For small and large businesses alike, attending networking events can act as a valuable way of connecting with new clients, forging collaborations and even upskilling.
When networking events are done well they can also be a lot of fun, but done badly and they can be dull, they seem to drag on for ever and ultimately fruitless.
So, what are the secrets to organising an amazing networking event that will leave the attendees wanting more?
First, finding a fantastic venue is paramount to the success of the event, it sets the tone and you need to take into account several factors.
Size matters of course, too small and some guests may be left out in the cold and a venue that is too big could affect how people mix and so this needs to be carefully considered.
Another crucial factor is location, the venue needs to be situated somewhere that is easy to get to and preferably, if you are expecting people to drive to the event, somewhere to park.
Finally, look for a site that offers added value, such as technical assistance and catering – on the day of the event you will need all the help you can get.
A successful networking event needs great people, they are the lifeblood of the event and without the right crowd, your event could fall flat on its face.
Guest speakers who are respected within the industry make for an excellent point of interest and also act as a draw for others. If you decide to go down this route, then secure your guest speaker well in advance of the event so that their name can be used in your marketing materials.
When it comes to the oi polloi, a balanced male to female ratio is a good idea, preferably in groups of between two and three from any particular company, depending on its size – many people like someone’s hand to hold when attending such events.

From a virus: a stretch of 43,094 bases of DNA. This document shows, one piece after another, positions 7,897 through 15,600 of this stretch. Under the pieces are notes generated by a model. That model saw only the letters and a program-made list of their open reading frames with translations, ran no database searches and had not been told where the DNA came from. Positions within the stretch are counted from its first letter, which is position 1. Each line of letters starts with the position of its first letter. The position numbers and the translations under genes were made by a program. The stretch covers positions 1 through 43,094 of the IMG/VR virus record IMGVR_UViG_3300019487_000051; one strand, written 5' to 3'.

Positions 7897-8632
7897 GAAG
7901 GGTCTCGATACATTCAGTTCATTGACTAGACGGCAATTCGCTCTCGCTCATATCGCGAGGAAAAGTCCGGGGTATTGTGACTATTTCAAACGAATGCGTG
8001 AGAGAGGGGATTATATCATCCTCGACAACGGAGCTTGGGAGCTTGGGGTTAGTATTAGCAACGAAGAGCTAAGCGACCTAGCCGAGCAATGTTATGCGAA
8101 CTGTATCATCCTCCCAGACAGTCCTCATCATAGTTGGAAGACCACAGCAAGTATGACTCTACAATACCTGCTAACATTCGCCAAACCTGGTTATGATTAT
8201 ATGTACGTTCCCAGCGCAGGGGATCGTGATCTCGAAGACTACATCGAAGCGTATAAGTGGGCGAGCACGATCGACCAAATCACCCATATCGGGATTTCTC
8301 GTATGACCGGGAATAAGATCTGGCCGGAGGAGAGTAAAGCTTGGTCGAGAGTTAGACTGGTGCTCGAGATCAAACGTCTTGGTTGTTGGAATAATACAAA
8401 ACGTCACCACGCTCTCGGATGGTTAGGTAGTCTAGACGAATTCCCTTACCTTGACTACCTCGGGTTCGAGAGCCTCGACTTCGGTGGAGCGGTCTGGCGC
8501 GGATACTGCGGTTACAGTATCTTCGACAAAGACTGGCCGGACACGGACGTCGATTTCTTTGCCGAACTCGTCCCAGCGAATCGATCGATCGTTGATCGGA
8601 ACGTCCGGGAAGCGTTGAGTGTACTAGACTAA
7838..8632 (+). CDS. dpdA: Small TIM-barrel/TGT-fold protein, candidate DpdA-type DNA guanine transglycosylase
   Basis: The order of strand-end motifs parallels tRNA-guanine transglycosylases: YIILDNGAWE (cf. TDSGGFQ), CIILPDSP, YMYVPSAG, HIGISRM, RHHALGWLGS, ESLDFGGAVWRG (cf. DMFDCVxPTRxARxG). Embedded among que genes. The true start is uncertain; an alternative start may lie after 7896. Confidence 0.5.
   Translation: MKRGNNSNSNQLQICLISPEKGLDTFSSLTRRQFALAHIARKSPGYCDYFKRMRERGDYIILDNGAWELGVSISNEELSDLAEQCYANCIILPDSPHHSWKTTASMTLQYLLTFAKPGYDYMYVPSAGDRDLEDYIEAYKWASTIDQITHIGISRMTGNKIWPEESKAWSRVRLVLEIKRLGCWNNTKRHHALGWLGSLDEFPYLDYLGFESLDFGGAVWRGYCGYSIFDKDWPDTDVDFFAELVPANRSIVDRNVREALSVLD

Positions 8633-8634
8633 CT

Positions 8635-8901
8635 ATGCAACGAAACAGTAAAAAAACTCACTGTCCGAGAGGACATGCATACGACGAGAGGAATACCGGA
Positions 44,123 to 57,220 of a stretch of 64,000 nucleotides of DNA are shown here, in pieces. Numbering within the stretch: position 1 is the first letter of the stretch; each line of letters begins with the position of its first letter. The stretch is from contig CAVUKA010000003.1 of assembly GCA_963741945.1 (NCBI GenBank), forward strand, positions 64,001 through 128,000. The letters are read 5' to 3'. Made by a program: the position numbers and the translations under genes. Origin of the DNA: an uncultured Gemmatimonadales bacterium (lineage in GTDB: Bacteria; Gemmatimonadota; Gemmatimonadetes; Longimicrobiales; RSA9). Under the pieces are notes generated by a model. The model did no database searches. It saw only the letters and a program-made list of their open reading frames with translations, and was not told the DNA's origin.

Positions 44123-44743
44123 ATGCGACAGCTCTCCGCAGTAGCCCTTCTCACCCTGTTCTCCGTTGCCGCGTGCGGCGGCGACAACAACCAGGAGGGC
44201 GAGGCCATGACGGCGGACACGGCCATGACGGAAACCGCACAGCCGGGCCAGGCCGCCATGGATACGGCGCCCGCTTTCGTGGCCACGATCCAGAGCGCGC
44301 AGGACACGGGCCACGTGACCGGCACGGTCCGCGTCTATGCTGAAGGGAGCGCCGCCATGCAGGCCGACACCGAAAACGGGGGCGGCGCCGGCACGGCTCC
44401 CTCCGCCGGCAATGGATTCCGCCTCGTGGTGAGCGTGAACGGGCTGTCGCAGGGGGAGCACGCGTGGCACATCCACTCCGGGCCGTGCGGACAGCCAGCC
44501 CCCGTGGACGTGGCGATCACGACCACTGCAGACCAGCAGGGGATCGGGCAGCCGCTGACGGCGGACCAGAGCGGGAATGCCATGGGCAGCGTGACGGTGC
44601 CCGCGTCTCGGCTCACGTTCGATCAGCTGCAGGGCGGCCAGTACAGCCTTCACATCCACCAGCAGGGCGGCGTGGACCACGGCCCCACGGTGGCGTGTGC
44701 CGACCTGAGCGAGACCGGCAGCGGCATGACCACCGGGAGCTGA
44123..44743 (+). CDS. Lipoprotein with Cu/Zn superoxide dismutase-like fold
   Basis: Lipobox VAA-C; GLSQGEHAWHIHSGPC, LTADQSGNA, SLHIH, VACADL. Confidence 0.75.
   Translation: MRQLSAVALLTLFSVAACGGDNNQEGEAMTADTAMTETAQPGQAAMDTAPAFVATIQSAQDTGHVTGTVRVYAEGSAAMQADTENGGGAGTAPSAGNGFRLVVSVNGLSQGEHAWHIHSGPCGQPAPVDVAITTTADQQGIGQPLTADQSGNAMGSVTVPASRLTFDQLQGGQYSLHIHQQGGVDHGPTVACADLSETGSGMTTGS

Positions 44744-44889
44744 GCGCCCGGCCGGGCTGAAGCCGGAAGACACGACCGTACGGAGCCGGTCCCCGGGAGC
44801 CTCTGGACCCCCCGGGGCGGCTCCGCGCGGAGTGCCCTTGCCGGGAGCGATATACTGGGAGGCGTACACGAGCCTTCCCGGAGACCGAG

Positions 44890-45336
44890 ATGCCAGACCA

Replies to invitations are best done digitally, as this way you have the email addresses of attendees to keep them updated and for follow ups after the event.
The format that your networking event follows plays an important part in dictating how people communicate and when planning this it is important not lose sight of the aim of the event. You want people to meet and talk to each other.
A speaker, a presentation or some training will create a focus for the event, but if they go on too long, people may begin to switch off and so again striking a balance is important. Typically, no more than a third of the time should be taken up by such activities.
This leaves plenty of time for networking and hospitality.
Having some food and drinks on the events agenda is a great way to help make sure people want to attend and also gives them a reason to move around the space.
Canapes, nicely presented with a glass of something that sparkles will relax people and make them feel special. If budget allows, there should be a couple of people at hand to pour drinks and to help guests navigate the food.
Host the Event
As the host of the event, be hands on, make sure you introduce yourself to everyone as they arrive and make an effort to introduce people to one another.
You should also take on the responsibility of MC, introducing speakers, making an announcement when food is available and thanking everyone for attending.
On the next working day after the event, send out any relevant information, such as speakers notes and try to keep the momentum going in terms of finding new business, partnerships or customers – that is after all the reason you organised the event in the first place.